Layoff-to-Employment Action Planner LEAP

LAYOFF-TO-EMPLOYMENT ACTION PLANNER (LEAP)

Now in its Second Edition, the best-selling LEAP helps dislocated workers and UI claimants rank and cope with key issues faced after a layoff and develop a reemployment plan.

  • 3 steps
  • Assesses job search and life barriers in 8 critical areas
  • Guides workers in creating a reemployment action plan tailored to their needs

 

Your Employment Search YES

YOUR
 EMPLOYMENT SEARCH
 (YES)

YES measures and transforms job-search readiness and effectiveness. No matter where job hunters are in their work search, YES leads to a ready-to-use job-search strategy.

  • 3 steps, plus an employment search strategy summary
  • Teaches proven job-seeking skills in 5 key areas
  • Guidance for developing a personal employment search strategy


 

Career Action Resources: Creators of Planners Used in Workforce Development, Employment Programs, & Career Services

Career Action Resources LLC is the creator of the Layoff-to-Employment Action Planner (LEAP) and Your Employment Search (YES). LEAP and YES are best-practice tools that guide job hunters and the unemployed in job search and reemployment planning.

LEAP and YES are helping thousands of job seekers across the nation in workforce agencies, employment programs, and career centers.

 

Career Action Blog

The 2018-2019 Occupational Outlook Handbook (OOH) continues its long tradition as the go-to resource for job seekers, career changers, students, and anyone seeking reliable career information for decision making and planning. The OOH is free and is financed by U.S taxpayers through the U.S. Department of Labor. 

Now entirely online, the OOH includes information about 575 detailed occupations in 325 occupational profiles, covering about 4 out of 5 jobs in our economy. Each profile features new U.S. Bureau of Labor Statistics (BLS)  projections, along with details on the job outlook, work activities, wages, education and training requirements, and more. In addition, the wage information in the OOH is now updated annually.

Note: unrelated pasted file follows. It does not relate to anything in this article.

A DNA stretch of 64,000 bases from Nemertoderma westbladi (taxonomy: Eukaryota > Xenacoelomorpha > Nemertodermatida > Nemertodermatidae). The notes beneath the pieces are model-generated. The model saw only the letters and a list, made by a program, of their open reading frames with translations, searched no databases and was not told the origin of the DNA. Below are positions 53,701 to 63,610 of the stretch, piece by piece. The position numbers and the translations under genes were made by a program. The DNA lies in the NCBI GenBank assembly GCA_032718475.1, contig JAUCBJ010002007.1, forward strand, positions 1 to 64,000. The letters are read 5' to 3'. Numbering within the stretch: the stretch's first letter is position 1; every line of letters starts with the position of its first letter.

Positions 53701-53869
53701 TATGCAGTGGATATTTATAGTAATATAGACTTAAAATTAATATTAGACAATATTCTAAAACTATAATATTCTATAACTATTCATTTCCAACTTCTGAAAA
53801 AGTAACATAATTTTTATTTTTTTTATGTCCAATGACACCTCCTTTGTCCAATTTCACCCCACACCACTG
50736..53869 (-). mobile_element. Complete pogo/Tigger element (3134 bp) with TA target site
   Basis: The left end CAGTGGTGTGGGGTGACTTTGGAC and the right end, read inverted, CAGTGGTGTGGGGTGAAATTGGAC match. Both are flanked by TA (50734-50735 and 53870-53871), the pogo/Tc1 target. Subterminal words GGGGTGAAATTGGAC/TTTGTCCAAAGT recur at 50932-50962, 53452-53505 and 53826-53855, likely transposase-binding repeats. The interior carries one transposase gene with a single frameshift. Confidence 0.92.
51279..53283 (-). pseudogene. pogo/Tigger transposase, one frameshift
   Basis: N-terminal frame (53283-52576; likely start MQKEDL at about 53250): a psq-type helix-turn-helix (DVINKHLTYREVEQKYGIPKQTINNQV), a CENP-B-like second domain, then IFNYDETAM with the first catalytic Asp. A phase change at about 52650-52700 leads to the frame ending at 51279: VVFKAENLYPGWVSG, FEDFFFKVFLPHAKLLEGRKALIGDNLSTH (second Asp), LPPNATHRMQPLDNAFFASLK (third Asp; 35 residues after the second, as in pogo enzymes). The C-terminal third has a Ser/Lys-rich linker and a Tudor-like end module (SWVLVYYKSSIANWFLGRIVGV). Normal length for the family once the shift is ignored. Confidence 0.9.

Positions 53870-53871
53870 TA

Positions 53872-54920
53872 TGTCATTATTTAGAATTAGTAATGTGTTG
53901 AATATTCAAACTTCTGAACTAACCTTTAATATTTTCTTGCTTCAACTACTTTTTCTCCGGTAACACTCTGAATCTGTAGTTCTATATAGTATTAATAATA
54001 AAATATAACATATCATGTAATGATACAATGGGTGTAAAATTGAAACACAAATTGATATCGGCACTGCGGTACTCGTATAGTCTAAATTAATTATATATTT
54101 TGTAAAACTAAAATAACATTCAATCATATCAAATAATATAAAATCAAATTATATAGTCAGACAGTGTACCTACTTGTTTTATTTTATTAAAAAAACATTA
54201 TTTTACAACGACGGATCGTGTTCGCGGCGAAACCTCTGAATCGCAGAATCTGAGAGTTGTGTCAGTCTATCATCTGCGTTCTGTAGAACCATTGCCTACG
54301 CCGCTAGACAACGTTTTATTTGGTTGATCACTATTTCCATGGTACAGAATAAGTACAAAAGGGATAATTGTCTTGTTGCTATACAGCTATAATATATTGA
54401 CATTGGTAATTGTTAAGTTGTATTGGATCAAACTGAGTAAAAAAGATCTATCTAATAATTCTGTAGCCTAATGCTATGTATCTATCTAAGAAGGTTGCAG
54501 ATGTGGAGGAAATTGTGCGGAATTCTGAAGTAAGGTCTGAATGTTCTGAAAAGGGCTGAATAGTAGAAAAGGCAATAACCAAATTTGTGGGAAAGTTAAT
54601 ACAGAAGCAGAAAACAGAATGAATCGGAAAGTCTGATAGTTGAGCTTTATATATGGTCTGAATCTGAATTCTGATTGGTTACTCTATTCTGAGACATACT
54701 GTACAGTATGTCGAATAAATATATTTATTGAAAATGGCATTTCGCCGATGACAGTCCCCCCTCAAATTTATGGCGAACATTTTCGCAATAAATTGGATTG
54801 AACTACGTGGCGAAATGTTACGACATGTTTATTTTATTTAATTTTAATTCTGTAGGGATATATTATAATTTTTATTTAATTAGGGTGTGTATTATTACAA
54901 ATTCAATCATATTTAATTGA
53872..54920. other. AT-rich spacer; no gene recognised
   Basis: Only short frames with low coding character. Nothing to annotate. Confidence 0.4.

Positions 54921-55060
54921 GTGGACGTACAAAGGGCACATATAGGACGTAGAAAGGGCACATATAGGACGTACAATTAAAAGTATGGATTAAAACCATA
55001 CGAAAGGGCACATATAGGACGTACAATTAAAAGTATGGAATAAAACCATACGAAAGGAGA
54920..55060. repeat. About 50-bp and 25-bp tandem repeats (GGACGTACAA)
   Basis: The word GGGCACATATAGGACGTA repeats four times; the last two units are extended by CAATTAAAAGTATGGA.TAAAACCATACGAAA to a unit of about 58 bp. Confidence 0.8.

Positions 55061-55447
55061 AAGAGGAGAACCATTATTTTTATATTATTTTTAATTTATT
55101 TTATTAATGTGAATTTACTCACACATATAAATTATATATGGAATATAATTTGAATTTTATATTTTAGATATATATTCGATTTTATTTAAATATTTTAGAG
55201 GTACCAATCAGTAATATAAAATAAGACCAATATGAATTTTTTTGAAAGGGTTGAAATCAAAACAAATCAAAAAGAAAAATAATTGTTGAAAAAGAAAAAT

Select profiles in the OOH include career videos produced by U.S. Department of Labor’s CareerOneStop. Links to videos appear on the Summary tab of profiles to the right of the Quick Facts box. 

Take a few minutes to become familiar with the OOH, and then be sure to share its wealth of facts and insights with job seekers and others you assist and serve.

Navigating the OOH Homepage

There are several ways to find career information about a detailed occupation:

  • Occupation Group Search. The OOH is broken into clusters of similar occupations. To find an occupation, browse the occupational group of interest on the left side of the homepage. Clicking on a group results in a landing page of similar occupations together with their respective job summaries, typical entry-level education, and median pay. Typical entry-level education and median pay can be sorted by clicking the arrows at the top of each column.
  • Occupation Finder. The occupation finder (located toward the top of the homepage) makes it easy to search for occupations by entry-level education, on-the-job training requirements, projected number of new jobs, projected employment growth rate, median pay, or a combination of these characteristics. 
  • Search Box. You may also search for occupations by entering a title into the “Search Handbook” box at the top right side of the homepage.
  • A–Z Index Search. You may use the alphabetical index to look for an occupation. 
  • Browse Occupations. Clicking on these buttons takes you to three distinct pages: highest paying occupations, occupations projected to be the fastest growing, and occupations projected to have the most new jobs created.
  • Featured Occupation. With each visit to the OOH homepage, a different occupation will be featured to click on and explore.
  • Question Mark (?). Certain terms in the profiles have question marks next to them. You can click on the question mark to read the definition of a term or about the section.

How OOH Profiles Are Organized

Each occupational profile in the OOH is made up of nine tabs, as follows.

1. Summary Page

Quick-facts table; this feature summarizes key information about the occupation, including the following:

  • Median pay
  • Entry-level education
  • Work experience in a related occupation
  • On-the-job training
  • Number of jobs 
  • Job outlook
  • Employment change

2. What They Do

  • Definition of the occupation
  • Typical duties
  • Specialties within the occupation

3. Work Environment

  • Number of jobs 
  • Work setting, including potential hazards and physical, emotional, or mental demands
  • Employment by largest industries
  • Work schedules, including information on hours worked and seasonality of work
  • Injuries and illnesses (if relevant)

4. How to Become One

  • Typical entry-level education requirements
  • Important qualities that are helpful in performing the work